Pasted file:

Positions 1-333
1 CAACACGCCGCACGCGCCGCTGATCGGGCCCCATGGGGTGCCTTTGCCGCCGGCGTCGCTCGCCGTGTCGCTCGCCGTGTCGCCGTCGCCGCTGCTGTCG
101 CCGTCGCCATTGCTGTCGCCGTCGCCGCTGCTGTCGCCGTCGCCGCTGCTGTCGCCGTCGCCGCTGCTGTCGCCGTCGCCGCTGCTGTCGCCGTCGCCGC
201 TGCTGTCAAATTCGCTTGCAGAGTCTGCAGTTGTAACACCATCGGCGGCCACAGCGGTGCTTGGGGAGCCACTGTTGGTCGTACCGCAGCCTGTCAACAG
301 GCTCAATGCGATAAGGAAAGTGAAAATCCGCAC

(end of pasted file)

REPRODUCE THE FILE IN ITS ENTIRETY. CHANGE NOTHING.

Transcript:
Positions 1-333
1 CAACACGCCGCACGCGCCGCTGATCGGGCCCCATGGGGTGCCTTTGCCGCCGGCGTCGCTCGCCGTGTCGCTCGCCGTGTCGCCGTCGCCGCTGCTGTCG
101 CCGTCGCCATTGCTGTCGCCGTCGCCGCTGCTGTCGCCGTCGCCGCTGCTGTCGCCGTCGCCGCTGCTGTCGCCGTCGCCGCTGCTGTCGCCGTCGCCGC
201 TGCTGTCAAATTCGCTTGCAGAGTCTGCAGTTGTAACACCATCGGCGGCCACAGCGGTGCTTGGGGAGCCACTGTTGGTCGTACCGCAGCCTGTCAACAG
301 GCTCAATGCGATAAGGAAAGTGAAAATCCGCAC